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I asked this question on MSE, but didn't get enough information. If it is a violation of some norms, let me know, I'll delete it.

I'm having problem solving this difference equation. Initially I thought it should be quite easy to solve using generating functions (e.g. like in Migdal(2010), Woodbury(1949) or Gani(2006), but have made no progress so far.

The intuition behind it is that each iteration population either increases by 1 species (with probability $p(x)$ or stays the same w.p. $q(x)$, so $A(n,x)$ can be seen as the expected size of the population at iteration $n$.

It seems pretty straightforward, but I couldn't move along. I know the solution involves Casoratian and finding some product $\Pi_{x=1}^{m}p(x)$, but apart form that I couldn'd do much.

Also, if it happens to be some well-known problem, please don't solve it for me, just point in the right direction

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Do you just want to see a formal solution, or do you have some information on the boundary values which might help give a prettier approximate answer? –  Gjergji Zaimi Nov 6 '11 at 7:02
    
The boundary value is $A(1,1)$, i.e. the population is size 1 at $i=1$. I would appreciate any help, be it some closed form or approximation. –  sigma_z_1980 Nov 6 '11 at 10:33

1 Answer 1

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Let $$P_m(x,z) = \prod_{k=0}^{m-1} (p(x-k)+q(x-k)z)$$ and $$\mathcal{A_n}(x,z) = \sum_{k=0}^{\infty} A(n,x-k) z^k.$$

Then unrolling the given recurrence $m$ times, we get that $A(n,x)$ equals the coefficient of $z^m$ in $$P_m(x,z)\cdot \mathcal{A}_{n-m}(x,z).$$ In particular, for $A(n,x)$ equals the coefficient of $z^n$ in $$P_n(x,z)\cdot \mathcal{A}_{0}(x,z).$$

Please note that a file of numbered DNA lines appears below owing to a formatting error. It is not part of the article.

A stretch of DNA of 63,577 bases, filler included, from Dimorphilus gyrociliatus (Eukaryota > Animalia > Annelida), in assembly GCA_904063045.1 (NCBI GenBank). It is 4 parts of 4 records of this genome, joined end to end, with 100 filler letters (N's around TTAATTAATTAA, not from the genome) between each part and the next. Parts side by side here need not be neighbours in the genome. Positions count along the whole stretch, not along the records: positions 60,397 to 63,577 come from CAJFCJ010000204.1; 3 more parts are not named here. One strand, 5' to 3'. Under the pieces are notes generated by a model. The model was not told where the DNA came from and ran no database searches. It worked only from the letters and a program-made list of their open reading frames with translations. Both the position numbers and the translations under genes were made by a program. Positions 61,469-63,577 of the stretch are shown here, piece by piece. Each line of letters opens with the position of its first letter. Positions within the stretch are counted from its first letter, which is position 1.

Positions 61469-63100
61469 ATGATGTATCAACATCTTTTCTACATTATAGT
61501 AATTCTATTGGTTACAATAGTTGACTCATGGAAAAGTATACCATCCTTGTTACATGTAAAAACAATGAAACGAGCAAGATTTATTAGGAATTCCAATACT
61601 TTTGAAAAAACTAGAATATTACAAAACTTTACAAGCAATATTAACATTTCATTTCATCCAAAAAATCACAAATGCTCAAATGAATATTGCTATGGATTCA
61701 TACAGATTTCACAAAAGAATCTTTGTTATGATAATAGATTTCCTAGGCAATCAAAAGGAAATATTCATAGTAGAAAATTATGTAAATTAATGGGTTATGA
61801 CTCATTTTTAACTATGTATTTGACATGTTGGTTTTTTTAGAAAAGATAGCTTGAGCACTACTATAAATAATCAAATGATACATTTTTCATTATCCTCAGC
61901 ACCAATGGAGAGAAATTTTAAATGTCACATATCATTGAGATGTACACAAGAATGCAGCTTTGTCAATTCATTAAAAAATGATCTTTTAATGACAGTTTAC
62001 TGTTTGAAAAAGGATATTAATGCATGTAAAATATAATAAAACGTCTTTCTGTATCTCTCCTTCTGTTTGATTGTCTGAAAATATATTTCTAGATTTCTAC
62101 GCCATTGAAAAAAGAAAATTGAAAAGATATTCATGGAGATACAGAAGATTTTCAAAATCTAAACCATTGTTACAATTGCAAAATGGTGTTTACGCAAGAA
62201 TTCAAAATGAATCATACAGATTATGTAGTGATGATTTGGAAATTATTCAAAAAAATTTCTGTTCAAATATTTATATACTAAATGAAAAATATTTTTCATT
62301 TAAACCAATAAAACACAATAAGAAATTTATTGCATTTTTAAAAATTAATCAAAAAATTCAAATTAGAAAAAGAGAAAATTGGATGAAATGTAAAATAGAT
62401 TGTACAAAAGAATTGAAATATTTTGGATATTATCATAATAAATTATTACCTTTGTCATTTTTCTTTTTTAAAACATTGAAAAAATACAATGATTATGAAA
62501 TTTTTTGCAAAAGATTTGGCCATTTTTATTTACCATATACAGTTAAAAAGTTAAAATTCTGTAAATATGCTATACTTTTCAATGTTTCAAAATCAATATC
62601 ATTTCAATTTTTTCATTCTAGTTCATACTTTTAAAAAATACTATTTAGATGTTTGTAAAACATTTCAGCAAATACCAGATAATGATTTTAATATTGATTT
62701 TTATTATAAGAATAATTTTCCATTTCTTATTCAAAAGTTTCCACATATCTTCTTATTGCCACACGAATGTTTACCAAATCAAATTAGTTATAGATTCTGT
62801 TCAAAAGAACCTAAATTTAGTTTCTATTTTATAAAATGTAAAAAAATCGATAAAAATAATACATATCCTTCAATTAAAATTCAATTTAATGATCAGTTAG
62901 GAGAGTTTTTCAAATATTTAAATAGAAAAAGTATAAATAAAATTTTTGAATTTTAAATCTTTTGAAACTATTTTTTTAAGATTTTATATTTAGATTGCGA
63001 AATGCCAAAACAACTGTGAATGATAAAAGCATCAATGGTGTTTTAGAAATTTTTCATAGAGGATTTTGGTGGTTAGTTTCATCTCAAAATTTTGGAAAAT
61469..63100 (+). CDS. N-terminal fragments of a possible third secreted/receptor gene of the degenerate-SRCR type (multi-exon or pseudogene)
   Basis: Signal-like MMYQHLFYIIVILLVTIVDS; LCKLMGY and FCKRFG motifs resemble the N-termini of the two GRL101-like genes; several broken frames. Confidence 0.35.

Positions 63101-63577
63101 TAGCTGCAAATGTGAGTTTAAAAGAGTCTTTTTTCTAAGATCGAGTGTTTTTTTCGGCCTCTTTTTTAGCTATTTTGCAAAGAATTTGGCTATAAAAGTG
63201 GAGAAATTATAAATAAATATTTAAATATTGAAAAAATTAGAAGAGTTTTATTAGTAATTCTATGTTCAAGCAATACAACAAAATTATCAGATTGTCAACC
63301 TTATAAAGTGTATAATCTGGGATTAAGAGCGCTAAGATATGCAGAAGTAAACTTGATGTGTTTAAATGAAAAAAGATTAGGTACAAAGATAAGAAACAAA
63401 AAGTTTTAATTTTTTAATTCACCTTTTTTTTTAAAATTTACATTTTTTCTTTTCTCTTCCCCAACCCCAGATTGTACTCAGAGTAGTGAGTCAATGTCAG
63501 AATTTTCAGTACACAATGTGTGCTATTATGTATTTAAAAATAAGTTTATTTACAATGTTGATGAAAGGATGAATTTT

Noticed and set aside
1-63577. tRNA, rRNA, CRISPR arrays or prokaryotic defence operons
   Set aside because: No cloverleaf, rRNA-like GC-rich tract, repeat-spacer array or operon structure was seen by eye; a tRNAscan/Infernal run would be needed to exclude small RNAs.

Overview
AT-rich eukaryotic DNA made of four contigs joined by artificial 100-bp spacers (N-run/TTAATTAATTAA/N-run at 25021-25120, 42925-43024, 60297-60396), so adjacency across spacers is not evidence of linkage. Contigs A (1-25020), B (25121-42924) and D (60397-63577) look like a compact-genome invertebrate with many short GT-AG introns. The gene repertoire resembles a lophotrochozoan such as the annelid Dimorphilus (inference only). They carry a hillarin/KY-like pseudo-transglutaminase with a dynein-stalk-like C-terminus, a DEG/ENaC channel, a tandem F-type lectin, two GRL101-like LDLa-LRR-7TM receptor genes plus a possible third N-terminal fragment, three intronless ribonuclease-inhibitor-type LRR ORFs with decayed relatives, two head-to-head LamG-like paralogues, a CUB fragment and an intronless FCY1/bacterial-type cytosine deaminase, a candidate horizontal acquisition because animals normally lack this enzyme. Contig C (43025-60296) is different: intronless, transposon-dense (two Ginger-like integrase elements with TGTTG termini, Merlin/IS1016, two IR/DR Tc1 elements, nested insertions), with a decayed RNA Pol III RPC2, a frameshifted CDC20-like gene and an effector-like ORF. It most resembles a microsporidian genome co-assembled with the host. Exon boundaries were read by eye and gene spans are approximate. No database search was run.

More could be said if the boundary constraints were given.

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the boundary constraint is $A(1,1)$, i.e. in the first iteration the size is 1. –  sigma_z_1980 Nov 6 '11 at 21:39
    
also, where does the expression for $P_{m}(x,z)$ come from? IS this some determinant? –  sigma_z_1980 Nov 6 '11 at 22:45
    
"the boundary constraint is A(1,1)" - and what is its value? And what's about $A(1,x)$ for $x$ not equal 1? To express $A(n,x)$ in terms of $A(1,x)$, take $m=n-1$. $P_m(x,z)$ is a polynomial defined via given $p(x)$ and $q(x)$. –  Max Alekseyev Nov 7 '11 at 5:52
    
OK, it's not very good notation then. The boundary value would be $A(1)=1$, i.e. in the first iteration the size of population is 1. Each iteration the size either increases by 1 w.p. $p(x), x$ being the size of the population in the previous turn, or stays the same w.p. $q(x)$. –  sigma_z_1980 Nov 7 '11 at 20:36
    
So $A(n,x)$ is the probability that in the $n$-th iteration the size of population equals $x$. Then $A(1,x) = \delta_{x1}$ (Kronecker's delta). Correspondingly, $\mathcal{A_1}(x,z) = z^{x-1}$. –  Max Alekseyev Nov 8 '11 at 8:02

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